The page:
This departure from the 2014 proposed regulations was made to address concerns that a partner could manipulate contractual arrangements to achieve a federal income tax result that is inconsistent with the economics of the arrangement (e.g., deliberately failing one of the requirements under the 2014 proposed regulations, causing a partnership liability to be treated as nonrecourse under Section 752 even though one partner has true EROL). To combat this, the temporary regulations grant the IRS the authority in an anti-abuse rule to ensure that a liability will be treated as recourse under Section 752 if a partner truly has EROL.
The final regulations under Section 707 apply to any transaction with respect to all transfers that occur on or after Oct. 5, 2016. The final regulations under Section 752 apply to liabilities that are incurred by a partnership, that a partnership takes property subject to or that are assumed by a partnership on or after Oct. 5, 2016, unless pursuant to a written binding contract in effect prior to that date.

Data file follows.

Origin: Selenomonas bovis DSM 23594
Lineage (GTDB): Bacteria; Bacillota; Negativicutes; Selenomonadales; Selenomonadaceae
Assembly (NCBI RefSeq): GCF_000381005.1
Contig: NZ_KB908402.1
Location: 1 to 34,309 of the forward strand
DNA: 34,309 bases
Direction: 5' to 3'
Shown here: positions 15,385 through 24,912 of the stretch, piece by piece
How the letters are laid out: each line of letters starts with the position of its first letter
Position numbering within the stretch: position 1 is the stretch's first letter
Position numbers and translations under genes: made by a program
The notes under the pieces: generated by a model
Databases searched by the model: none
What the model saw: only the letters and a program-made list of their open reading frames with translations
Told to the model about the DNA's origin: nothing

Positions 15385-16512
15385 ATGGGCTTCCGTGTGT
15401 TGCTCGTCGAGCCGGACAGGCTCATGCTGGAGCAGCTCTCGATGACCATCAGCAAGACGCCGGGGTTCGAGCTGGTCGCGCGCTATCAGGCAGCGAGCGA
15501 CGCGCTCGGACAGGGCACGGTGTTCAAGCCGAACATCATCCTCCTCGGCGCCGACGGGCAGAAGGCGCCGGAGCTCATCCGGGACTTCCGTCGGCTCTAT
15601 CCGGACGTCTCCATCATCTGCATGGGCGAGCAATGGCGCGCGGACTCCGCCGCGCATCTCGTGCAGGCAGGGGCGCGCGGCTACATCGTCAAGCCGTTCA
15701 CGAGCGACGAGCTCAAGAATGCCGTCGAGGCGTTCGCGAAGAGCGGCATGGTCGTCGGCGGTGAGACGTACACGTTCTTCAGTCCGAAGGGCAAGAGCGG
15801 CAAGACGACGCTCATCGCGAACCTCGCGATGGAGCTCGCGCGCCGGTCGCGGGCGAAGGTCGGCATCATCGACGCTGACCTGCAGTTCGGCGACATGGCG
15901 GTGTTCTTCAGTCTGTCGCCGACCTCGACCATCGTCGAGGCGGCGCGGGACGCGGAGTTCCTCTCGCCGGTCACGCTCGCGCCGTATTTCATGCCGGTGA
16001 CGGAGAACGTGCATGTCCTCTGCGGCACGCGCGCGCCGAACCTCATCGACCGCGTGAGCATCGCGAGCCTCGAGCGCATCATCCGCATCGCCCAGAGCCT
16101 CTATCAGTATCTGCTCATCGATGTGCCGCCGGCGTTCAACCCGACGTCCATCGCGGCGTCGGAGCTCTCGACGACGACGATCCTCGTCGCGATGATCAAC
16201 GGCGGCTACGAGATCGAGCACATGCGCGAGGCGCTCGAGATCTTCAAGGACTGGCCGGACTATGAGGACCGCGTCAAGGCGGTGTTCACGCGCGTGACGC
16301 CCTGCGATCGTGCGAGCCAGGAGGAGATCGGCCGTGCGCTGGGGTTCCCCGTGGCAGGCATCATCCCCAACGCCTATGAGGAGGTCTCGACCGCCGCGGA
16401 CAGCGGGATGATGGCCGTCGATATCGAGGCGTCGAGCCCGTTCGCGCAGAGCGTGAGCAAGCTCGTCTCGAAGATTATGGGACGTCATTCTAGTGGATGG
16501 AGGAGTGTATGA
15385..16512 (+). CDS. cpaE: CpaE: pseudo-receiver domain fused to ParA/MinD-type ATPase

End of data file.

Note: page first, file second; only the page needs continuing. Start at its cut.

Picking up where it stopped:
The temporary regulations under Section 707 apply to any transaction with respect to all transfers that occur on or after Jan. 3, 2017. The temporary regulations under Section 752 apply to liabilities incurred or assumed by a partnership and payment obligations imposed or undertaken with respect to a partnership liability on or after Oct. 5, 2016, unless pursuant to a written binding contract in effect prior to that date. Partnerships may elect to apply all the provisions contained in the Section 752 temporary regulations to all their liabilities as of the first taxable year of the partnership ending on or after Oct. 5, 2016. The temporary regulations provide a seven-year transition relief for any partner whose allocable share of partnership recourse liabilities exceeds its adjusted basis in its partnership interest on the date the temporary regulations are finalized.
The proposed regulations would be effective on the date the final regulations are published and would be applicable to any liabilities incurred or assumed by a partnership and to payment obligations imposed or undertaken with respect to a partnership liability.